It was a year of not writing-as-usual.

But as I do my traditional look-back of the year that’s passing, words have continued to play a big part of my year, whether writing privately for an audience of One or publicly for readers.

  1. Little Mole’s Awesome Star (February)

I was thrilled to launch Little Mole’s Awesome Star, the 2nd picture book in my ‘Little’ series, about a little star-nose mole’s tale of independence and first steps into the world.

2. Kueh Tutu’s Just Teddy dance (March)

Dance collective Kueh Tutu performed a dance interpretation of Just Teddy at The Art Ground to a lovely review in the Straits Times.

3. Failed Covid-19 picture book & Poetic Pause (April-May)

During Circuit Breaker (Singapore’s equivalent of a partial lockdown), I tried hard to write a Covid-19 themed picture book. I had hoped to use the book for fundraising purposes. But my writing was constipated and my pen was dry. I ended up shelving that and penning poetry, an art form totally not down my writing alley.

But then again, Singapore was in the thick of a pandemic and perhaps I needed to take a step out of my usual writing form.

4. NLB & NHB Storytelling sessions (May-August)

With Singapore going into Circuit Breaker mode (the equivalent of a partial lockdown), our National Library and National Heritage Board created storytelling videos to entertain the little ones staying at home over the months ahead.

Minister-of-State Sim Ann read The Tale of Rusty Horse for National Library Board’s Storytime programme. National Heritage Board premiered my friend, former Channel News Asia producer-presenter Suzanne Jung’s storytelling videos of Little Godwit Finds His Wings and Little Mole’s Awesome Star on its Facebook page.

5. My Father’s Tales (July-August, November-December)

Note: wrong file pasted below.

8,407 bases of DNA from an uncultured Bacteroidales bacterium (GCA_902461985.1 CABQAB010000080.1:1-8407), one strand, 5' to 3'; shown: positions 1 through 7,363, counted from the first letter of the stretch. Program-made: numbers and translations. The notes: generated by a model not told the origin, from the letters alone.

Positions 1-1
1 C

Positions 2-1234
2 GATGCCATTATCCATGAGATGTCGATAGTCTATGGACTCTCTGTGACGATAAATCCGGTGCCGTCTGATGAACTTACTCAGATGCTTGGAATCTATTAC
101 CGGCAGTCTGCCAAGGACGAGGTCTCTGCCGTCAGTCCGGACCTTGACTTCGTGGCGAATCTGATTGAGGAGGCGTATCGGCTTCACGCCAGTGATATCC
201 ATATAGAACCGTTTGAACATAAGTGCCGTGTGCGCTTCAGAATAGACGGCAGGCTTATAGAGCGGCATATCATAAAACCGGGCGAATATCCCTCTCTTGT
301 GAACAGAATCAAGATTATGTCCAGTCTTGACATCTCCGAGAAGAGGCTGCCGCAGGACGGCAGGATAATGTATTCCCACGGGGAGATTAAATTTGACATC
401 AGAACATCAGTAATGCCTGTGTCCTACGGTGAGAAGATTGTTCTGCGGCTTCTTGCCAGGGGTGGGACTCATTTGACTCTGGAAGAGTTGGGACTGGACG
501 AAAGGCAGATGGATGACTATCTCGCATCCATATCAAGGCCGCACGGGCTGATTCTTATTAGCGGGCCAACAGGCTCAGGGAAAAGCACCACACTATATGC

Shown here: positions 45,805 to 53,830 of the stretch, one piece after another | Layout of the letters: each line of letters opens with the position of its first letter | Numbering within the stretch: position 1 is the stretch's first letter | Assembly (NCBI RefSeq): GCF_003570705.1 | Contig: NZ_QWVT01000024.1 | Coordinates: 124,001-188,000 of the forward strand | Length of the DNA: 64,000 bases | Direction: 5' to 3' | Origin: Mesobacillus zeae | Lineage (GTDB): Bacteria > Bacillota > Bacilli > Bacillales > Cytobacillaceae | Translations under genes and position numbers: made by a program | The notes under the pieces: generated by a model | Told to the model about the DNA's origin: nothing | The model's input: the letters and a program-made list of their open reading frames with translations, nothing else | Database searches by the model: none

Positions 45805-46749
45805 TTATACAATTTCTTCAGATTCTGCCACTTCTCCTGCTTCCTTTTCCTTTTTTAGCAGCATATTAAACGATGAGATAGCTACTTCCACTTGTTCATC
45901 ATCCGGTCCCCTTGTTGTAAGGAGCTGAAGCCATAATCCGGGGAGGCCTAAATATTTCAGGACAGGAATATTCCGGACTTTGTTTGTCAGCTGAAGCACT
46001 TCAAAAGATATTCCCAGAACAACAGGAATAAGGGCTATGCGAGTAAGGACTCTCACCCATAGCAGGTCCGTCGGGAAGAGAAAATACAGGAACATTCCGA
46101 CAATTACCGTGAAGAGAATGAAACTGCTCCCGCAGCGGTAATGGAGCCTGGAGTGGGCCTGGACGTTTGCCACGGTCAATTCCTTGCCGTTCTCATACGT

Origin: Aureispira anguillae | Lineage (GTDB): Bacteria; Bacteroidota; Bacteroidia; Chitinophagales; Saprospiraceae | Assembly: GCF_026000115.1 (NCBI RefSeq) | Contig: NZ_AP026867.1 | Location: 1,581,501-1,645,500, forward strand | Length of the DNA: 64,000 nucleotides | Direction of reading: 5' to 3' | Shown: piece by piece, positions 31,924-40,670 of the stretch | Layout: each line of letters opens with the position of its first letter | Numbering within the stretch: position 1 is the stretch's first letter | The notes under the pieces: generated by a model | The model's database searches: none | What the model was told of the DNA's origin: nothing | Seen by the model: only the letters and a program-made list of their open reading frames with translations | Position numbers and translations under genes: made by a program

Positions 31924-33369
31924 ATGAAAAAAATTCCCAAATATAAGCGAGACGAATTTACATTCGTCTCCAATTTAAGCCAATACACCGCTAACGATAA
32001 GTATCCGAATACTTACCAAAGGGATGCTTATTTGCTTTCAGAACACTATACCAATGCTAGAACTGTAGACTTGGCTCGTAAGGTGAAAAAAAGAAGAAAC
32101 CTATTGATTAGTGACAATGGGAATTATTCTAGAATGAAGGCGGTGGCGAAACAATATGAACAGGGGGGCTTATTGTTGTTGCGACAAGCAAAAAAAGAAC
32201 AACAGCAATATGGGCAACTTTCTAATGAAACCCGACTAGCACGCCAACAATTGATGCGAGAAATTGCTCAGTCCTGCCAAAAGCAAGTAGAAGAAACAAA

After Covid-19 was talked ad-naseum, I decided to interview my dad and record his life stories for our family. The interviews have been completed. Now comes the editing and layout stage.

Our first trip to Europe when I was 9 years old

6. Sewing Stuff to Sow Good in SG (August- October)

I put my laptop aside for a sewing machine to sew for a few months. Following a providential introduction to an artisan mum and artist daughter, coupled with divine inspiration, we collaborated on Sew Sow Good Stuff SG, a fundraising initiative for non-profit Child at Street 11, a quality childcare centre for children from low-income families. It was a meaningful few months of new friendships, sewing fellowship and purposeful fundraising. And God multiplied our little mustard seed efforts over and beyond what we could imagine.

Daryl, Chiao Lin and me with the completion of the postcards and stuff toys for fundraising sales with my books

7. Moderating at AFCC, Zooming with SUSS (October)

I had the pleasure of moderating the opening session of the Asian Festival of Children’s Content. It was a meaningful discussion based on the topic Children’s Books in Times of Crisis and Change.

The panel speakers and me with Book Council Executive Director William Phuan just before the Festival opening

Two days later, I spoke to the graduating class of preschool educators at Singapore University of Social Sciences. I was very blessed through that session with SUSS’s kind support of my fundraising initiative Sew Sow Good Stuff SG.